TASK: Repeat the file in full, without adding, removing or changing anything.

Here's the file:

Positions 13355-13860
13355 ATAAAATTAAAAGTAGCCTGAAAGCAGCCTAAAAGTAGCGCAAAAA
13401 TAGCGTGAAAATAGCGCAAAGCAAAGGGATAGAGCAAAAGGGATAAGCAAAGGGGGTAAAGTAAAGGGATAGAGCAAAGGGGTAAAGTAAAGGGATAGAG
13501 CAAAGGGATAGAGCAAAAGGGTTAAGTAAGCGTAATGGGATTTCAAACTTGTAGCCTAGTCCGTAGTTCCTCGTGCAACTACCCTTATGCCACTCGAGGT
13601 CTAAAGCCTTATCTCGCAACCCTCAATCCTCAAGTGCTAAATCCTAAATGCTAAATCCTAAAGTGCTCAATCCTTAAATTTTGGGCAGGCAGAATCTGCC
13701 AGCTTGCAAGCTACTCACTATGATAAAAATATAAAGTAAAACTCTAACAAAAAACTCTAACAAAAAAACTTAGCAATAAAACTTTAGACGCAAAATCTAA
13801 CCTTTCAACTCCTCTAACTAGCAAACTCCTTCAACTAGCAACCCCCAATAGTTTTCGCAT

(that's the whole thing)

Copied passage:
Positions 13355-13860
13355 ATAAAATTAAAAGTAGCCTGAAAGCAGCCTAAAAGTAGCGCAAAAA
13401 TAGCGTGAAAATAGCGCAAAGCAAAGGGATAGAGCAAAAGGGATAAGCAAAGGGGGTAAAGTAAAGGGATAGAGCAAAGGGGTAAAGTAAAGGGATAGAG
13501 CAAAGGGATAGAGCAAAAGGGTTAAGTAAGCGTAATGGGATTTCAAACTTGTAGCCTAGTCCGTAGTTCCTCGTGCAACTACCCTTATGCCACTCGAGGT
13601 CTAAAGCCTTATCTCGCAACCCTCAATCCTCAAGTGCTAAATCCTAAATGCTAAATCCTAAAGTGCTCAATCCTTAAATTTTGGGCAGGCAGAATCTGCC
13701 AGCTTGCAAGCTACTCACTATGATAAAAATATAAAGTAAAACTCTAACAAAAAACTCTAACAAAAAAACTTAGCAATAAAACTTTAGACGCAAAATCTAA
13801 CCTTTCAACTCCTCTAACTAGCAAACTCCTTCAACTAGCAACCCCCAATAGTTTTCGCAT